The most rewarding part of any presentation I give is the give-and-take with the audience, especially the Q&A afterward. Most of the questions are light-hearted and fun ("How long did it take you to write the book?" "Did you always know you wanted to be a writer?"). Often, the questioner will share an insight or personal experience. Sometimes, a question will make me stop and think, and dig deep for an answer.
And every once in a while, I get thrown for a loop.
Earlier this year, I was invited to give my Hepkitten presentation to an adult book club which had read my YA novel, Ten Cents a Dance. During the Q&A, a woman who wanted to be a YA author asked me why I'd ended the book the way I did. I wasn't sure what she meant, so I asked for clarification. She said that here I had a main character who had made bad decisions, disobeyed her mother, gotten herself into some pretty sketchy situations...and in the end, she comes through it all and goes on with her life! Where were the consequences for her actions?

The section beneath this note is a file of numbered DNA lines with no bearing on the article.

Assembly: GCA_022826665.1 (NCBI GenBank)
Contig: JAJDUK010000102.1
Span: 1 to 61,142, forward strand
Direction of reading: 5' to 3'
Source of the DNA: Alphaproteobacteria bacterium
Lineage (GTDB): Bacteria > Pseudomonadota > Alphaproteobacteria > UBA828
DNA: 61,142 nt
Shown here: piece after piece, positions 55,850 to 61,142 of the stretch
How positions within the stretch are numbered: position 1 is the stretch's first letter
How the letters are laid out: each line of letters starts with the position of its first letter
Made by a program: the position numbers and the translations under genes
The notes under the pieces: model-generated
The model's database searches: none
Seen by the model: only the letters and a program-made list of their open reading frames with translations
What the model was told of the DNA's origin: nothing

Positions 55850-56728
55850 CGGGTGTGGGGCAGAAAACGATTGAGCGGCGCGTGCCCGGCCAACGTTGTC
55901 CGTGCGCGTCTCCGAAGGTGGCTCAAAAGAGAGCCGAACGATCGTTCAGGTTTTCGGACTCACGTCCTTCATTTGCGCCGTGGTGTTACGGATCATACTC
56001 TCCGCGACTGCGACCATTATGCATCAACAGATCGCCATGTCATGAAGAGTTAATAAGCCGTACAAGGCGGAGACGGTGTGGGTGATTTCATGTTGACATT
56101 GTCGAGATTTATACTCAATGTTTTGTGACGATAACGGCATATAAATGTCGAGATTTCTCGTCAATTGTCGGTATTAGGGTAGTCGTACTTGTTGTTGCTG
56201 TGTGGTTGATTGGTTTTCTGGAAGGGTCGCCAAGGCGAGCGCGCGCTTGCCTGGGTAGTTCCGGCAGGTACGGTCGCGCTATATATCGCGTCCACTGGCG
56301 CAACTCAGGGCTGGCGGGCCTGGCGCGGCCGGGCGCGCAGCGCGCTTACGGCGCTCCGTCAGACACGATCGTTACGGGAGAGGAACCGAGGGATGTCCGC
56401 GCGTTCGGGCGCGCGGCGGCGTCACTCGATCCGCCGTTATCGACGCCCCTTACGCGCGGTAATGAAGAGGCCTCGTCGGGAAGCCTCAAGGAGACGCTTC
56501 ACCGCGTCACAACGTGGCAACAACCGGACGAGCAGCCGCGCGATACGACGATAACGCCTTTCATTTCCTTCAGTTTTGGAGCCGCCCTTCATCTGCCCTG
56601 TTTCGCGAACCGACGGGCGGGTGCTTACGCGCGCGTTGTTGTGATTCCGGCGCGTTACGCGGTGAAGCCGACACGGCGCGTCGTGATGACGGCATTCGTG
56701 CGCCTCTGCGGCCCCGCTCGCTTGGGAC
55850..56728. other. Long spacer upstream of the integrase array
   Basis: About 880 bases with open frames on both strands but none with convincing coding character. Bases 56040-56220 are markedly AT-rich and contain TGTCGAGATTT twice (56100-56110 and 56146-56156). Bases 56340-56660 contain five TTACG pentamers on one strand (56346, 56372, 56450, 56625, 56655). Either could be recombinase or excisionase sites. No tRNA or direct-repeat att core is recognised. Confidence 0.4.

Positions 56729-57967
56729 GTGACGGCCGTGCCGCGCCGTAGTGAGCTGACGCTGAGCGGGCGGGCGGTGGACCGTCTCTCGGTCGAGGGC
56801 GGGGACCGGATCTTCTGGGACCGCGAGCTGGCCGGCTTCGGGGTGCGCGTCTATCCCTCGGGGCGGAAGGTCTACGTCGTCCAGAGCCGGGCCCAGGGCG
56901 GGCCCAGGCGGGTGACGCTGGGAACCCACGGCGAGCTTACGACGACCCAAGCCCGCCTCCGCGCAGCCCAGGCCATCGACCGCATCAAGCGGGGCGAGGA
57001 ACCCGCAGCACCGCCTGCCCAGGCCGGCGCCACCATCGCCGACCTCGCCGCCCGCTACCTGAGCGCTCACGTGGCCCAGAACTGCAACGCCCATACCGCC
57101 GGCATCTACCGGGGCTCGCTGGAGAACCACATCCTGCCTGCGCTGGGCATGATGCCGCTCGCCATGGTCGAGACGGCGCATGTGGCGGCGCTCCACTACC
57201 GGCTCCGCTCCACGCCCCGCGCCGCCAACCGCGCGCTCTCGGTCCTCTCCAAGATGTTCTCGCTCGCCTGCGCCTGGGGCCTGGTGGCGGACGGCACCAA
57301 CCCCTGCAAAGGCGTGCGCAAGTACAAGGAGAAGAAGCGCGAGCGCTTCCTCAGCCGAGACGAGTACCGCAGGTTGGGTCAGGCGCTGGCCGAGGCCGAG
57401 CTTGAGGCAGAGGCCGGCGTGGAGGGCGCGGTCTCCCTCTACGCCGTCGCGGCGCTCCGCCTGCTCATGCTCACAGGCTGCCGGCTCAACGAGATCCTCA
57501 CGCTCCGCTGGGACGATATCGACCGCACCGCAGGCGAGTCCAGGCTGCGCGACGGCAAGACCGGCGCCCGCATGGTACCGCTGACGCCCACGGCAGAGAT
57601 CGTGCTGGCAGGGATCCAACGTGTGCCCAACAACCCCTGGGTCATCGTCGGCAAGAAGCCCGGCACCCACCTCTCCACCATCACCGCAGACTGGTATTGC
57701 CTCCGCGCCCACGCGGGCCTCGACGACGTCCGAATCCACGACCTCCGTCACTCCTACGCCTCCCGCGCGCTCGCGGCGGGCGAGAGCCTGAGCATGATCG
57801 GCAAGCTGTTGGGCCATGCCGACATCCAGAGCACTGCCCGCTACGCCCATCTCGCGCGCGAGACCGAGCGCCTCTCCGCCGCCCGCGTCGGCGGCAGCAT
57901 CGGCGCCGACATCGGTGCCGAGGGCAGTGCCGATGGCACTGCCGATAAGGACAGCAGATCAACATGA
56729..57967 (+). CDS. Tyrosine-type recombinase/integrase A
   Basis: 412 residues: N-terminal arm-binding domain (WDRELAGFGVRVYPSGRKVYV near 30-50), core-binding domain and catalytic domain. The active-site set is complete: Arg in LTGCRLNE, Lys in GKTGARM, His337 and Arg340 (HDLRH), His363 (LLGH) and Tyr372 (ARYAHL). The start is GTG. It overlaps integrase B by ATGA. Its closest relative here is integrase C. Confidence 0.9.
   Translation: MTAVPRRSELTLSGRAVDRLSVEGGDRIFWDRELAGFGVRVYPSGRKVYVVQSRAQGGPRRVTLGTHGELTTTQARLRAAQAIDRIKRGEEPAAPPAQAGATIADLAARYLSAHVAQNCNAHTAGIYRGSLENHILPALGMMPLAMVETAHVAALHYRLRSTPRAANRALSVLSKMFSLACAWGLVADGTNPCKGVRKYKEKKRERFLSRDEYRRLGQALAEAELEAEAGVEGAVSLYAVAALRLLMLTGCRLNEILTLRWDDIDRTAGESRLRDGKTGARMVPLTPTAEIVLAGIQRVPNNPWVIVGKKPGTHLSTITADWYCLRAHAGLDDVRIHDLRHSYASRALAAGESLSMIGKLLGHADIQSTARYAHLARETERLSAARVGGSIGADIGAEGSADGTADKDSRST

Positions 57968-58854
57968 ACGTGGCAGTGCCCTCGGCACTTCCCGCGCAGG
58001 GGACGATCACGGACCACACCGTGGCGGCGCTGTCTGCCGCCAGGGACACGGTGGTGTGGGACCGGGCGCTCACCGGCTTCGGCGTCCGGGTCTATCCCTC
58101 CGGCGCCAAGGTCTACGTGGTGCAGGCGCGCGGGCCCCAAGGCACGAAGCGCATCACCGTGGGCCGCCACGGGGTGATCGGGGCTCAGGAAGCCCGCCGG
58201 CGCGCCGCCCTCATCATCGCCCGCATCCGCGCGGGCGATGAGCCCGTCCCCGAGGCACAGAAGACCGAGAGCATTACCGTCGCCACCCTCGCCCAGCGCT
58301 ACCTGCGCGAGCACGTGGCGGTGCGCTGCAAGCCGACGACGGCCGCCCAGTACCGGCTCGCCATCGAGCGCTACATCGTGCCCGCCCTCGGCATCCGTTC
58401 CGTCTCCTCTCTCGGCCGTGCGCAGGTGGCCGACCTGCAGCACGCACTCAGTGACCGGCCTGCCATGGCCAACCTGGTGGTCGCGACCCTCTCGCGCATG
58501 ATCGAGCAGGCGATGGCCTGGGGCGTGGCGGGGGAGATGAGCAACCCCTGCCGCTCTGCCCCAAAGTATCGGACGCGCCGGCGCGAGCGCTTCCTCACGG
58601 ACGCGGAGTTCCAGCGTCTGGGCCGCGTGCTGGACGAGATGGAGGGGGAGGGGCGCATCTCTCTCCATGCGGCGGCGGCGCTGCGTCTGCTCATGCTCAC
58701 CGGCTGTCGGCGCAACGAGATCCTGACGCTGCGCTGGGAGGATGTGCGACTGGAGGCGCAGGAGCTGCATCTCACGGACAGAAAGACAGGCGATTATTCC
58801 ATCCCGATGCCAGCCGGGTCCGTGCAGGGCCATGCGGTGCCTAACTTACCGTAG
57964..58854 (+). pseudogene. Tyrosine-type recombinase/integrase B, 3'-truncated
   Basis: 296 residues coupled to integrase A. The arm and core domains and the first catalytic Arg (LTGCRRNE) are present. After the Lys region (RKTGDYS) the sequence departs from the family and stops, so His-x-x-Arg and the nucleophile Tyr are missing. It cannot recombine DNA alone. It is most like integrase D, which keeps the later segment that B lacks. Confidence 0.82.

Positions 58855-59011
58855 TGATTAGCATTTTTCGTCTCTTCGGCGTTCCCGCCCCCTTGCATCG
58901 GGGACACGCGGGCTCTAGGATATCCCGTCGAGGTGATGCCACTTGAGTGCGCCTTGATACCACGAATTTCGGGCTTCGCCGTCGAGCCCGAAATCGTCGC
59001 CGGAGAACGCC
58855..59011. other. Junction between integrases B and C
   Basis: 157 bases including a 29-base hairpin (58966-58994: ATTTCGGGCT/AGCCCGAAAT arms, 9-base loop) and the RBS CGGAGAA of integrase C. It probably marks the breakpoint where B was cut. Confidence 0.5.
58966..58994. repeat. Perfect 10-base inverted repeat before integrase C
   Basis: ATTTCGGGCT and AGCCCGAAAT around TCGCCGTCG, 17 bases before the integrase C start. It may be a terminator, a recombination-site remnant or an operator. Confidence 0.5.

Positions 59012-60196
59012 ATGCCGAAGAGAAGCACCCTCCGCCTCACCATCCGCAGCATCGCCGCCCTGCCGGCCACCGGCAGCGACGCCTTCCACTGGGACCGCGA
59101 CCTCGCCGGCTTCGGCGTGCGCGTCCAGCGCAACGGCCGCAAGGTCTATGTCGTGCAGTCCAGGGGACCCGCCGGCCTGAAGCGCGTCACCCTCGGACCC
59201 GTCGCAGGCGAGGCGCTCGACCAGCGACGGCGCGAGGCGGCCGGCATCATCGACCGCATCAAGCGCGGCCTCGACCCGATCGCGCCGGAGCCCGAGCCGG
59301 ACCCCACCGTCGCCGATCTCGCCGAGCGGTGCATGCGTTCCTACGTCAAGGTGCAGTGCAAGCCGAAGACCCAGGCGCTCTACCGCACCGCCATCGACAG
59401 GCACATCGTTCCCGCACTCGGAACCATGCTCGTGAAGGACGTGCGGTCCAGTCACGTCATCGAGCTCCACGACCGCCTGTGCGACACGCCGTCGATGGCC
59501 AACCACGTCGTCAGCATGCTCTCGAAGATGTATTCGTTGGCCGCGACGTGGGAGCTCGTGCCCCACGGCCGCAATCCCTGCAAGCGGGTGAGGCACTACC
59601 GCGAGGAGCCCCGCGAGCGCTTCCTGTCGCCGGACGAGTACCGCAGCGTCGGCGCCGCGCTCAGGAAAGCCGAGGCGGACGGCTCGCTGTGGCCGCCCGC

But there were consequences, I replied. Because of her choices, the character severely damaged her relationship with her mother, which she now has to try to rebuild. She lost the trust of her sister. She lost her best friend. She realized that she threw away the last bit of her childhood, and that she can never, ever get it back. She can make amends, but she can never go back to the person she used to be.
Yes, the woman said, I realize all that. But why didn't you punish her more?
Punish her more? You mean like, because of what she did, her life is ruined forever?
Yes, the woman said. Like that. Don't you think that would be a better message for teens?
NO , I DON'T THINK THAT WOULD BE A BETTER MESSAGE was the first thought that jumped to mind. Before I popped off with the easy answer, though, I asked myself: Why not?
I paused and gathered my thoughts, and I realized: It's because I believe in hope. Not just in life--I knew that about myself already--but in my writing. For my characters. And for my readers.
We all make bad decisions growing up. Some of us, worse than others. I believe that, if we're lucky, we can come through those choices--and their consequences--and be better for them. Wiser. I believe that we can redeem ourselves. That's why I ended that novel the way I did.
I don't think my answer satisfied the woman; I'm pretty sure she'd still vote for punishment and ruined lives. Still, though, I'm glad she asked the question, because it got me thinking about this in a way I hadn't before. It made me realize that pretty much all YA fiction--even the books that deal in the darkest, grimmest subjects, the books that get banned because adults think that teens shouldn't be allowed to read about hard issues--ends on a note of hope. Of growth. Of new and hard-earned wisdom.
Isn't that what coming of age is?